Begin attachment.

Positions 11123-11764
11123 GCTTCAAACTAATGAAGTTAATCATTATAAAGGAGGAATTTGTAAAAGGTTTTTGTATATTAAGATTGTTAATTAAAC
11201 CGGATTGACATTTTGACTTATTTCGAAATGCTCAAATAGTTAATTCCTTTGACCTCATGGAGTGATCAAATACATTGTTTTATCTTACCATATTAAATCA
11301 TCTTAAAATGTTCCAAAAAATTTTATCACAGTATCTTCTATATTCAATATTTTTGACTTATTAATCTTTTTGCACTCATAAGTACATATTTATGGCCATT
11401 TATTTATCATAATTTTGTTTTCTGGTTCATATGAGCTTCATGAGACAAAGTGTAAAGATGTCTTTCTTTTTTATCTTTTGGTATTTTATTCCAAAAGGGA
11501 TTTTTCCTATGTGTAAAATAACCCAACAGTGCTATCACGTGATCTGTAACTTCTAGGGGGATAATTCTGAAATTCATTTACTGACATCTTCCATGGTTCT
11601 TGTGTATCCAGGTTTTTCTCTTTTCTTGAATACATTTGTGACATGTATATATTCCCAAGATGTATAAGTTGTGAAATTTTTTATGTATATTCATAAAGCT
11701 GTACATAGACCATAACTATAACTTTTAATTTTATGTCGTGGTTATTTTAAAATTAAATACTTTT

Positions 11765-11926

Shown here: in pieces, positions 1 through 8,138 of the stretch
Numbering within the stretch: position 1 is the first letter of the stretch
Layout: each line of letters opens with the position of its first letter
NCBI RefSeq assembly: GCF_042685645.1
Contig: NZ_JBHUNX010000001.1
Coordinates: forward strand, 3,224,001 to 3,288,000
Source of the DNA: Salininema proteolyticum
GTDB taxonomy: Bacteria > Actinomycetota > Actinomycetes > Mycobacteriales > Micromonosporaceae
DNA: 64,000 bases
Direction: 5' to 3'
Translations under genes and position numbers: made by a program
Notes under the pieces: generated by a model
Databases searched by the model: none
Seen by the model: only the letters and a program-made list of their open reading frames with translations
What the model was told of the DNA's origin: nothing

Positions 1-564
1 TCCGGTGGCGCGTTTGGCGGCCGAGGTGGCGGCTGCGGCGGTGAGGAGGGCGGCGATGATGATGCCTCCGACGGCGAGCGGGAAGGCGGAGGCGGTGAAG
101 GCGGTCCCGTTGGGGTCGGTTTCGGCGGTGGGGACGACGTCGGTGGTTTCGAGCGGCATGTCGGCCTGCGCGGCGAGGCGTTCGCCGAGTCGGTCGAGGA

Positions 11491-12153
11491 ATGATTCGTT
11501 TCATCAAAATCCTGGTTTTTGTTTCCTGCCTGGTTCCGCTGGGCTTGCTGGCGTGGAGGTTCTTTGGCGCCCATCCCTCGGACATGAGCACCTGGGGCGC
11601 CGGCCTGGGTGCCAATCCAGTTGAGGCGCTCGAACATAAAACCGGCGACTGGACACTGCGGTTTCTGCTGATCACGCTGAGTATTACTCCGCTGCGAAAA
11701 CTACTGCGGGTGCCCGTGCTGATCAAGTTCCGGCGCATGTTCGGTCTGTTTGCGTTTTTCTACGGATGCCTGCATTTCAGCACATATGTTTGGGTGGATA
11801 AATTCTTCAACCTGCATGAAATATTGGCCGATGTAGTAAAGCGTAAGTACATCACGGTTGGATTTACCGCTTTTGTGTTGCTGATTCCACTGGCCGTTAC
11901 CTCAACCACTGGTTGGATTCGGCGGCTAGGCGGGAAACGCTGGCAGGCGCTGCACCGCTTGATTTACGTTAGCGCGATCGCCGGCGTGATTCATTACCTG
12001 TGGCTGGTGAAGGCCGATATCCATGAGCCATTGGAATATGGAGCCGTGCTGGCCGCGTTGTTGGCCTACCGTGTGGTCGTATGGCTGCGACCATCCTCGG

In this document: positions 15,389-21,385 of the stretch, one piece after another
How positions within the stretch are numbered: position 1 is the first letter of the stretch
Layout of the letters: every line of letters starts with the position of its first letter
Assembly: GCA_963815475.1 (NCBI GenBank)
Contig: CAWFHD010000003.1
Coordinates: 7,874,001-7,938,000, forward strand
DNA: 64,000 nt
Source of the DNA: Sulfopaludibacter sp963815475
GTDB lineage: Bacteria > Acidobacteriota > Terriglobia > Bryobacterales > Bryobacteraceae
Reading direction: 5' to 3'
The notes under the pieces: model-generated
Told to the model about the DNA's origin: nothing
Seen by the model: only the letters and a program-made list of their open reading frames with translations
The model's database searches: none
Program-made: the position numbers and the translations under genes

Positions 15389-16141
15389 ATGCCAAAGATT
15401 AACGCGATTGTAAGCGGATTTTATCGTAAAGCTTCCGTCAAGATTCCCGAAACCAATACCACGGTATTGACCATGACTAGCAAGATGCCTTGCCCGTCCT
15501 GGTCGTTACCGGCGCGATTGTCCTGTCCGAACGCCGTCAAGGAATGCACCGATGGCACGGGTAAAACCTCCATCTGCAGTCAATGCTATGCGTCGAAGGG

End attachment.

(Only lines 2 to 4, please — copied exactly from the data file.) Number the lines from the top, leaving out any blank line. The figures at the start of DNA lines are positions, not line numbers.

11123 GCTTCAAACTAATGAAGTTAATCATTATAAAGGAGGAATTTGTAAAAGGTTTTTGTATATTAAGATTGTTAATTAAAC
11201 CGGATTGACATTTTGACTTATTTCGAAATGCTCAAATAGTTAATTCCTTTGACCTCATGGAGTGATCAAATACATTGTTTTATCTTACCATATTAAATCA
11301 TCTTAAAATGTTCCAAAAAATTTTATCACAGTATCTTCTATATTCAATATTTTTGACTTATTAATCTTTTTGCACTCATAAGTACATATTTATGGCCATT